The new lithium-ion batteries and adapter plates replace the nickel-hydrogen batteries currently used on the station to store electrical energy generated by the station’s solar arrays.
Written by Hal Pierce/Rob Gutro
Greenbelt, MD – Widespread flooding has recently caused the deaths of dozens of people in southern Thailand. Frequent and persistent downpours have resulted in record rainfall totals and NASA calculated rainfall over the region from January 5th to January 12th, 2017.
The Global Precipitation Measurement mission or GPM core satellite is part of a constellation of satellites that can measure rainfall from space. GPM is a joint mission between NASA and the Japan Aerospace Exploration Agency and the data is input into NASA’s Integrated Multi-satellitE Retrievals for GPM (IMERG) data product.
Written by Alan Buis
Pasadena, CA – A series of atmospheric rivers that brought drought-relieving rains, heavy snowfall and flooding to California this week is highlighted in a new movie created with satellite data from the Atmospheric Infrared Sounder (AIRS) instrument on NASA’s Aqua satellite.
The images of atmospheric water vapor were collected by AIRS between January 7th and 11th. They show the amount of moisture present in the atmosphere and its movement across the Pacific Ocean to the United States, where much of it fell as rain or snow.
Written by Alan Buis
Pasadena, CA – NASA scientists, including many from NASA’s Jet Propulsion Laboratory, Pasadena, California, are crisscrossing the globe in 2017 — from a Hawaiian volcano to Colorado mountaintops and west Pacific islands — to investigate critical scientific questions about how our planet is changing and what impacts humans are having on it.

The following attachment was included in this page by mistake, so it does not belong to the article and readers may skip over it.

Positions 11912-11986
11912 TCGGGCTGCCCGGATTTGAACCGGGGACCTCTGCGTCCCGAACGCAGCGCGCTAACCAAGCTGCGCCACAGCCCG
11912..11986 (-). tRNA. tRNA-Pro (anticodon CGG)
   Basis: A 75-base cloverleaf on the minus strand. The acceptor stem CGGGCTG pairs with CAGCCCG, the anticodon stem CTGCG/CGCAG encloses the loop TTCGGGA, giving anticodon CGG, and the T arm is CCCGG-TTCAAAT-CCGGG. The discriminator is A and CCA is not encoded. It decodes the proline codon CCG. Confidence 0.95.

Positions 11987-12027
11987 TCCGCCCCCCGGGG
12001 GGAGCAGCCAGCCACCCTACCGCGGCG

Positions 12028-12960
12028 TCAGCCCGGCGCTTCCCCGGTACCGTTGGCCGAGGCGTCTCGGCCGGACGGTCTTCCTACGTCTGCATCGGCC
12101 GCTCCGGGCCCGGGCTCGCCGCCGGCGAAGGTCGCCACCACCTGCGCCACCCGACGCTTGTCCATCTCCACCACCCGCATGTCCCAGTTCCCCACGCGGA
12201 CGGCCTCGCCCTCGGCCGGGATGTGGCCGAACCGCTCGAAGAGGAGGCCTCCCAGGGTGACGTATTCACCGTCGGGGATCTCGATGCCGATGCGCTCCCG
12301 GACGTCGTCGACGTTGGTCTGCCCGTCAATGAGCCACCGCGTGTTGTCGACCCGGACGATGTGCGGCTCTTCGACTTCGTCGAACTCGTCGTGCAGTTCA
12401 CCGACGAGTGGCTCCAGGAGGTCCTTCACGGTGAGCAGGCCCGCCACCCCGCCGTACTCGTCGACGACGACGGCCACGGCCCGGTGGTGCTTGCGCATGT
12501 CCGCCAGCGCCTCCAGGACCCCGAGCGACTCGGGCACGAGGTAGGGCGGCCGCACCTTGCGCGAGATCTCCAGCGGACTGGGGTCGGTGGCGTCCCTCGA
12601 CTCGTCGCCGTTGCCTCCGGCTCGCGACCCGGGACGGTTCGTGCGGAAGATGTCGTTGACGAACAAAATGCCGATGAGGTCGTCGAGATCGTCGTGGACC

Field experiments are an important part of NASA’s Earth science research.
Written by Preston Dyches
Pasadena, CA – After a two-and-a-half-hour descent, the metallic, saucer-shaped spacecraft came to rest with a thud on a dark floodplain covered in cobbles of water ice, in temperatures hundreds of degrees below freezing.
The alien probe worked frantically to collect and transmit images and data about its environs — in mere minutes its mothership would drop below the local horizon, cutting off its link to the home world and silencing its voice forever.
Although it may seem the stuff of science fiction, this scene played out 12 years ago on the surface of Saturn’s largest moon, Titan. The “aliens” who built the probe were us. This was the triumphant landing of ESA’s Huygens probe.
Written by Tracy McMahan
Huntsville, AL – Major construction is complete on NASA’s largest new Space Launch System structural test stand, and engineers are now installing equipment needed to test the rocket’s biggest fuel tank.
The stand is critical for ensuring SLS’s liquid hydrogen tank can withstand the extreme forces of launch and ascent on its first flight, and later on the second flight, which will carry up to four astronauts in the Orion spacecraft on a journey around the moon, into the deep-space proving ground for the technology needed for the journey to Mars.